“Someone is sitting in the shade today because someone planted a tree a long time ago.” Warren Buffett.

“Be humble and forgiving, it makes you resilient. Don’t be proud, it makes you rigid. Remember, grass withstands storms where trees get uprooted.” —

Summer continues to coast right along with its hot weather and afternoon showers. The grass is green, the knockout roses are thriving and the pine trees are dropping needles for fall landscape beds. In a short time, fall will be in the air. What a refreshing thought following a high temperature, high-humidity season.

Another tree to consider in the landscape is the Chinese or lacebark elm (Ulmus parvifolia). It is an excellent shade tree and possesses several characteristics which make it most favorable for many landscape applications. This desirable, semi-evergreen tree is native to China, Japan, North Korea and Vietnam. And the Drake elm (a cultivar) forms a graceful, spreading, rounded canopy of long, arching and somewhat weeping branches, which are filled with two to three-inch-long, shiny, dark green leathery leaves. Some specimens grow in the typical vase-shaped elm form, while others appear to grow horizontally instead of upright like a tree.

In the cooler part of its range of growth, the leaves provide various shades of red, purple or yellow coloration in the fall. The tree is semi-evergreen to evergreen in the southern extent of its growth range and its showy, exfoliating bark reveals random, mottled patterns of grey, green, orange and brown, which add textural and visual interest.

The Chinese elm species can reach 80 feet in height, but Drake only grows to about 40 to 50 feet tall, with a slender trunk and crown. It makes an ideal shade, specimen, street or parking lot tree if it is trained and pruned to allow for vehicular and pedestrian clearance underneath.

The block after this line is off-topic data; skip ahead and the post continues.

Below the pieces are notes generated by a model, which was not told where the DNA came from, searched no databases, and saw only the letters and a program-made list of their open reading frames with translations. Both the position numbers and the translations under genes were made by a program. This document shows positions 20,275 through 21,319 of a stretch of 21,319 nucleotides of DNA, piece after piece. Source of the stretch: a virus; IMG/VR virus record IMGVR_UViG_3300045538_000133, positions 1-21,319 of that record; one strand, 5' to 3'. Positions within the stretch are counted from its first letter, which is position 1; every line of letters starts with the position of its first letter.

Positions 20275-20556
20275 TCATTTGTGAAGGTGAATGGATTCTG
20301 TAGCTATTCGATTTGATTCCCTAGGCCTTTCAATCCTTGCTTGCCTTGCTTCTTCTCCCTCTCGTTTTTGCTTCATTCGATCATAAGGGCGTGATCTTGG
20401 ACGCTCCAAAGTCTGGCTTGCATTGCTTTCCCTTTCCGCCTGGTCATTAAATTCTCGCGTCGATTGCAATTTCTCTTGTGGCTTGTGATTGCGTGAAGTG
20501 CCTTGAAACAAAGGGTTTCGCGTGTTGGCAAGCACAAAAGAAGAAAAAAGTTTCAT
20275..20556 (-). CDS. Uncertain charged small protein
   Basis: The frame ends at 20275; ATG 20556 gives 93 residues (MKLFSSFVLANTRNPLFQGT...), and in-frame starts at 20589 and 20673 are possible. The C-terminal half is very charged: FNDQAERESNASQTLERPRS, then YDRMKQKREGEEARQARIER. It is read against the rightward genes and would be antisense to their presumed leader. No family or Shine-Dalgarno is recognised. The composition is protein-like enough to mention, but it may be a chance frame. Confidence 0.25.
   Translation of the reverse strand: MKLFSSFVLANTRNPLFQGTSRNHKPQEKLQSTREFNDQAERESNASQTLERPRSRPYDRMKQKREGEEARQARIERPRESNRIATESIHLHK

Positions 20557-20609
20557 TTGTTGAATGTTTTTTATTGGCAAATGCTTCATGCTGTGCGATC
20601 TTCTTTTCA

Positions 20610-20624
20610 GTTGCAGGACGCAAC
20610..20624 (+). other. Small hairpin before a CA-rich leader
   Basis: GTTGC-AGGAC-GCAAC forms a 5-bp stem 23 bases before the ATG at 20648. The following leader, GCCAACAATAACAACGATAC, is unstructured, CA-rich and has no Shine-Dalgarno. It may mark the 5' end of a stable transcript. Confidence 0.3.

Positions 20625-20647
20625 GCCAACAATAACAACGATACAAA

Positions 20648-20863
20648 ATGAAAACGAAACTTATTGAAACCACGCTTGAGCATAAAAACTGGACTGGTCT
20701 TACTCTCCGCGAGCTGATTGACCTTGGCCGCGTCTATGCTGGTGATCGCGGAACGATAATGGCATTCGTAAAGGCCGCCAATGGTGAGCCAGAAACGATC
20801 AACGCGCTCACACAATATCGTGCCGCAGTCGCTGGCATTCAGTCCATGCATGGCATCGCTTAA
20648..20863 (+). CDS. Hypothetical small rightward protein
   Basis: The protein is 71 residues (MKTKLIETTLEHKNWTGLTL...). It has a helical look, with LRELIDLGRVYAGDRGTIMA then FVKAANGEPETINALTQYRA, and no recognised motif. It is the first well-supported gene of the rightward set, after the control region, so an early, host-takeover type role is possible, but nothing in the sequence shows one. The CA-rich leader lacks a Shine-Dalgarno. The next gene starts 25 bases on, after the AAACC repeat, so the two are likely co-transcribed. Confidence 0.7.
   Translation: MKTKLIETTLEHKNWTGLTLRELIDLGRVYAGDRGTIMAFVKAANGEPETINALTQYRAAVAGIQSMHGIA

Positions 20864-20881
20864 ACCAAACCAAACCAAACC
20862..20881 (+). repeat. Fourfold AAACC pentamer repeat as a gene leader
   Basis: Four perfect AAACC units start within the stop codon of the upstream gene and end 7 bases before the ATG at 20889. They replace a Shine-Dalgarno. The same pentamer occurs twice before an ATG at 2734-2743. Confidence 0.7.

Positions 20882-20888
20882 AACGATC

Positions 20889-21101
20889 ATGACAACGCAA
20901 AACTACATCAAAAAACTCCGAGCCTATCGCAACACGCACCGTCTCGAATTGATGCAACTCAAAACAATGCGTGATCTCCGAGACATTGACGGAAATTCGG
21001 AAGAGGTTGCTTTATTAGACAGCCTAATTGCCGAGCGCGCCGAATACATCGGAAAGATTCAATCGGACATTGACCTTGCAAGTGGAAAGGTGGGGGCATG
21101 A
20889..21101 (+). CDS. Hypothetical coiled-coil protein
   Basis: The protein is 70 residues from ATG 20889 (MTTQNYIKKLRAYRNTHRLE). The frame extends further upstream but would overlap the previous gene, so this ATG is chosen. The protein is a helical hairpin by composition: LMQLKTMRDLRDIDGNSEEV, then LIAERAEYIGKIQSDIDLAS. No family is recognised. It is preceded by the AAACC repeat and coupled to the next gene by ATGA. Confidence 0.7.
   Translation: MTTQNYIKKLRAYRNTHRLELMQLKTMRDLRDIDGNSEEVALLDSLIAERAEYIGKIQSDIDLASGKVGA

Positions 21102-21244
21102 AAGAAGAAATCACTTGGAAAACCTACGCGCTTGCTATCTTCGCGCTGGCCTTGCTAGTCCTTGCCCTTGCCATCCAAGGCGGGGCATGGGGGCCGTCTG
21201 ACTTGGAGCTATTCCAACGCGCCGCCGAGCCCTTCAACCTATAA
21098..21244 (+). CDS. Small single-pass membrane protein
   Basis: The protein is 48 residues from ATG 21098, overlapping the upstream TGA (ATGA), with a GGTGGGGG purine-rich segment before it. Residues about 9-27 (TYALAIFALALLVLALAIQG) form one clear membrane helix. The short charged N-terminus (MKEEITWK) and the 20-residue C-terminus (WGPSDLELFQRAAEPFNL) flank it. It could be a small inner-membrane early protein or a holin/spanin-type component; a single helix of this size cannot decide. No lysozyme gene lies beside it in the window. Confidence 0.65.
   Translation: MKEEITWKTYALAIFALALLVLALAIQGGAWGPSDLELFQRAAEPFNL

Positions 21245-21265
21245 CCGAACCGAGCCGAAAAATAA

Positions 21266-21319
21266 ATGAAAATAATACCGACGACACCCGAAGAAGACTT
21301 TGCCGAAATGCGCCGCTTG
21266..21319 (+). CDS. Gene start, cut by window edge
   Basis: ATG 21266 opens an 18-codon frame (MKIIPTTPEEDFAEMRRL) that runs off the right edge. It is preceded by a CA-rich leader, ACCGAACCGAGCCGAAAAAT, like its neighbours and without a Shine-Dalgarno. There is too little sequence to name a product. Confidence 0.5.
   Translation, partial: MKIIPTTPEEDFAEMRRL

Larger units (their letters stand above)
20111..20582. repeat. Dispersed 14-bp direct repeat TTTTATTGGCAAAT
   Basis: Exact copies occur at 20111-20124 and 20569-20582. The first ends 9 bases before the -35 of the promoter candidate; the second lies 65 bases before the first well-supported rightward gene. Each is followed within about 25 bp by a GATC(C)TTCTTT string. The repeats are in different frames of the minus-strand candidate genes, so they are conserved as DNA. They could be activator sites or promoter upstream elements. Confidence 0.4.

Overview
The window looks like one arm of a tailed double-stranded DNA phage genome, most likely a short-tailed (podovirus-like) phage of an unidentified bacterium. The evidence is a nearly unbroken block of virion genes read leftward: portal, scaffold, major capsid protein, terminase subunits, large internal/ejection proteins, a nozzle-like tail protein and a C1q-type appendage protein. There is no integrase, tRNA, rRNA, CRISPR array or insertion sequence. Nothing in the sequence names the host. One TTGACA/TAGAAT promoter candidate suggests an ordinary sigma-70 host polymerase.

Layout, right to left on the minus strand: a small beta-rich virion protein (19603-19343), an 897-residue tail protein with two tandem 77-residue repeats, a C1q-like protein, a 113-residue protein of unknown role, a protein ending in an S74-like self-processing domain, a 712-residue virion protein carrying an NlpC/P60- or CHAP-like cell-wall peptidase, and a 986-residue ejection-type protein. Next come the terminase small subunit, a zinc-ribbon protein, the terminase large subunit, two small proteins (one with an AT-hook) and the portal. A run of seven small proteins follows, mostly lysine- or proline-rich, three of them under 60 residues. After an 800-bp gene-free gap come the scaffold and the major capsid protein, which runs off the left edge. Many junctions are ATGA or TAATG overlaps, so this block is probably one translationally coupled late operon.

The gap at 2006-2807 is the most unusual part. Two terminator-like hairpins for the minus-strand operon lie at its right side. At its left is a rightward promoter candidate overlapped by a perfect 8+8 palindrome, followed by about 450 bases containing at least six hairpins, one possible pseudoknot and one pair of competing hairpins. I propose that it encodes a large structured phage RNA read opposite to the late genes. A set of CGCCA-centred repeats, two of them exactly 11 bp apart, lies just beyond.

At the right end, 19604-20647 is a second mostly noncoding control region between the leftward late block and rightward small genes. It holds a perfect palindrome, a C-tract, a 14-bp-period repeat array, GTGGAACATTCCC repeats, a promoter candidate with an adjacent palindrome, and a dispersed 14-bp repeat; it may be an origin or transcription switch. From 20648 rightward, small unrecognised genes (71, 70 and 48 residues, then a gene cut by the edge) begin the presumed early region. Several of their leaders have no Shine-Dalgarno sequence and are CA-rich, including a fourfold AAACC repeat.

It has small, leathery, lustrous green single-toothed leaves and produces small, inconspicuous flowers in the fall, followed by a samara fruit. The trunk offers a handsome, flaking bark of mottled greys with tans and reds, giving rise to its other common name, the lacebark elm.

The Chinese elm is highly resistant (but not immune) to the Dutch elm disease, which has been devastating to the American elms throughout the country. It is moderately resistant to the elm leaf beetle (Xanthogaleruca luteola), but is susceptible to Elm Yellows disease.

When purchasing the Chinese elm, select trees with branches spaced along one trunk. Seek nurseries who understand how to prune and train this tree for its multiple landscape uses. Otherwise, lots of pruning and trimming of low drooping branches will be necessary on a regular basis in your garden.

Trees with trunks less than two inches in diameter will require proper staking and select pruning to prevent leaning and blow-over because of their heavy crown and unstable root system. Nursery people will train these trees to a single, straight trunk by staking at an early age. Leaving branches on the lower trunk during this training period will encourage caliper development of the lower trunk. Also, older trees are complimented by periodic light thinning or pruning to expose the attractive trunk and branch structure.

Be sure that all selections were propagated from cutting; otherwise, you may not be getting a Drake elm. Do not confuse these with the Siberian elm (Ulmus pumila) which is inferior to the Chinese elm and should not be planted. To be certain that you are getting the right elm, look for the small, reddish-brown, pointed leaf buds and cinnamon patches of bark of the Chinese elm. Siberian elms have round, black leaf buds and are less desirable.

The root system consists of several very large-diameter roots which can grow to great distances from the trunk. These shallow roots can occasionally lift and crack sidewalks and get into sewer lines causing damage. However, proper planting location away from sidewalks and sewers (also foundations) will help minimize this problem. Keep this tree in your urban tree and residential planning program because of its positive qualities.

The Chinese elm is among the top urban and residential trees on most recommended tree lists in the South and Midwest.